Step by Step Approach to Revamp your Control Room  

  1. System Audit and Risk Assessment 

    Begin with a comprehensive audit of your existing control room. Identify its weaknesses, evaluate the risks of maintaining the status quo, and assess the potential improvements a new system could bring. 

  2. Research and understand Technological Advancements   

    Explore the latest technologies in control rooms. Look for features that can significantly enhance operations, such as high-performance HMI, improved user interfaces, better integration with other systems, and advanced data analytics capabilities. 

  3. Undertake a Cost-Benefit Analysis  

    Upgrading the control room is a significant investment. Conduct a thorough cost-benefit analysis, considering not just the immediate costs but also the long-term savings in efficiency, reduced downtime, and improved safety. 


Implementing the Upgrade: Best Practices 

Stakeholder Involvement 

Involving key stakeholders, such as operators, technicians, management, and even end-users, from the very beginning of the planning phase is essential for the success of any control room upgrade. Their insights and experiences ensure that the upgrade is not only technically sound but also practically aligned with actual operational needs. Operators, being on the front line, can offer firsthand information about the current system's limitations and potential areas of improvement. Technicians can advise on the feasibility of proposed changes and suggest innovative solutions. Management's involvement is crucial for aligning the upgrade with broader organizational goals and ensuring that there is adequate resource allocation.

Phased Approach 

Adopting a phased approach to upgrading your control room is a strategic method to minimize disruptions and maximize efficiency. By breaking down the upgrade into distinct phases, such as planning, implementation, testing, and evaluation, you can ensure that each aspect of the system is given the attention it deserves.

Training and Transition 

Investing in comprehensive and targeted training for your operators is crucial when implementing a new control system. This approach not only enhances their skills but also ensures they are fully prepared to manage the system efficiently. A new control system's effectiveness is linked to the proficiency and confidence of the people operating it. To ensure a smooth transition, it is vital to provide continuous support and resources. This includes detailed training manuals, hands-on training sessions, and access to quick assistance when needed. Additionally, consider implementing a phased training approach, where operators are gradually introduced to more complex aspects of the system. This strategy helps in building a strong foundation of knowledge and reduces the risk of overwhelming your team. Regular feedback sessions and follow-up training can also be beneficial, allowing operators to stay updated with any system upgrades or changes.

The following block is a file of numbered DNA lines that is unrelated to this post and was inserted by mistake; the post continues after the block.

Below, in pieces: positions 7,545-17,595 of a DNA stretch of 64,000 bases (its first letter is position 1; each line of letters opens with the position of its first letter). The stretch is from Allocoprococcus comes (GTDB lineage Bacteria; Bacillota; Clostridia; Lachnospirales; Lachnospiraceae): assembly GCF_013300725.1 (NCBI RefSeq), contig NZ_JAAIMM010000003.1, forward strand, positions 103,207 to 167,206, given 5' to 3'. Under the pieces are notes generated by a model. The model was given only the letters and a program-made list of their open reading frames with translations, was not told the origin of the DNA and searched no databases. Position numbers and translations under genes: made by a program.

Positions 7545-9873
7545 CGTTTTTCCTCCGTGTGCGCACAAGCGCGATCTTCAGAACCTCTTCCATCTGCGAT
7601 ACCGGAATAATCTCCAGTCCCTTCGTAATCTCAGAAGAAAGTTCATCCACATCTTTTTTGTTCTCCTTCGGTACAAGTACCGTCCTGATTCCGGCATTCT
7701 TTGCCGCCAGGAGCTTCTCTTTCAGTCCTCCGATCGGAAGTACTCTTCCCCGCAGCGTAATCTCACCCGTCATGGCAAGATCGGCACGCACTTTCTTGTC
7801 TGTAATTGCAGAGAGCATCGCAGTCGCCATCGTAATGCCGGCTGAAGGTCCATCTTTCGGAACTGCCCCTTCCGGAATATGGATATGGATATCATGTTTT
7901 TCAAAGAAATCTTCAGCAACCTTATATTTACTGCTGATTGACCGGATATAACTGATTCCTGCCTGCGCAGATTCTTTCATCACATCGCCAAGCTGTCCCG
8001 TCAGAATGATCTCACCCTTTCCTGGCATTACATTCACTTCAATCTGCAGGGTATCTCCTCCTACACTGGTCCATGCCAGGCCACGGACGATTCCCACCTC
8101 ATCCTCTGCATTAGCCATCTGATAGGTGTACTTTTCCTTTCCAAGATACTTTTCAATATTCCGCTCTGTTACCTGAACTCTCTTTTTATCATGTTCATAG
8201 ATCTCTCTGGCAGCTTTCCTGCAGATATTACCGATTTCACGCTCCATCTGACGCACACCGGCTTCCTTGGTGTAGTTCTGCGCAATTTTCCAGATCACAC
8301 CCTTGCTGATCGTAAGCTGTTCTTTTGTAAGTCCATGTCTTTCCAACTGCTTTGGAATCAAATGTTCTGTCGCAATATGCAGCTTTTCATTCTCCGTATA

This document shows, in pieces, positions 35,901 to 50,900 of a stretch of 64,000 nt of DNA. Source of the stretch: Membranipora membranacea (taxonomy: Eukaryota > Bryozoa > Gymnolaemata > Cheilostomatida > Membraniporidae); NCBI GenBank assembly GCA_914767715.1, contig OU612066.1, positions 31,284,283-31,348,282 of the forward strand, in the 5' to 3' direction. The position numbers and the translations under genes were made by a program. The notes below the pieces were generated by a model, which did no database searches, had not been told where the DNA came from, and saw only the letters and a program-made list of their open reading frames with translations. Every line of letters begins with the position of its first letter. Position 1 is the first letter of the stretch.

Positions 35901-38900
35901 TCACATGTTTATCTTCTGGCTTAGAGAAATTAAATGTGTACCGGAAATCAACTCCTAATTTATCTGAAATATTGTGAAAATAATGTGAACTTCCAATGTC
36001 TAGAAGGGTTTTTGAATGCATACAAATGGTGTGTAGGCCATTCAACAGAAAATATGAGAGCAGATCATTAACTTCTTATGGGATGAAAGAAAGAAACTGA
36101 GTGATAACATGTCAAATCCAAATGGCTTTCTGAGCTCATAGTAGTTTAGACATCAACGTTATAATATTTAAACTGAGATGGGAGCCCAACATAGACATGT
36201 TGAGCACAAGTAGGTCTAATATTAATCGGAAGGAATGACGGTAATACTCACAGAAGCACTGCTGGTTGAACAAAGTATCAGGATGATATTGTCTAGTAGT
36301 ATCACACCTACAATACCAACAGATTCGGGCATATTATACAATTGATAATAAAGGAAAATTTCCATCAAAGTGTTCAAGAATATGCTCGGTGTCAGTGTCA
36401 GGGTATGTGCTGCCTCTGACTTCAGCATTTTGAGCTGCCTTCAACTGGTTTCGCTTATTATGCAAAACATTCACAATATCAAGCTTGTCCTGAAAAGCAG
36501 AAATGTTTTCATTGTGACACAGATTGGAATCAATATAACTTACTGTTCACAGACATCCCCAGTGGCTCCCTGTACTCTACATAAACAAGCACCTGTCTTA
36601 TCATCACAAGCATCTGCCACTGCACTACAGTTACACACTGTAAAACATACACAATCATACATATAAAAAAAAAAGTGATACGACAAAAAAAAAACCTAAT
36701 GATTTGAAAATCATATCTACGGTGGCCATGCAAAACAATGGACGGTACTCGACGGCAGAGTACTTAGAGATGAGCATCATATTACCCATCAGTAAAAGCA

To wrap up 

Sounds simple? Candidly it is not and with the long-term impacts of upgrading a command-and-control room facility doing it correctly the first time is essential. Evans has implemented over 12,000 controls across multiple market segments from Public Safety to Oil and Gas. The only thing these various projects have in common is the expertise that comes from 40 + years of experience. Regardless of the scope you require, from an initial site audit to a fully managed project we can help you in every step along the way. 

With an upgraded control room, you'll save money on maintenance while boosting your operator's productivity. But the update is just the tip of the iceberg when it comes to continuous improvement. Keeping an eye on the latest tech trends is key to staying ahead of the game. 

Looking to revamp your control room but uncertain about the best approach? Let us guide you through the process of upgrading your room effectively.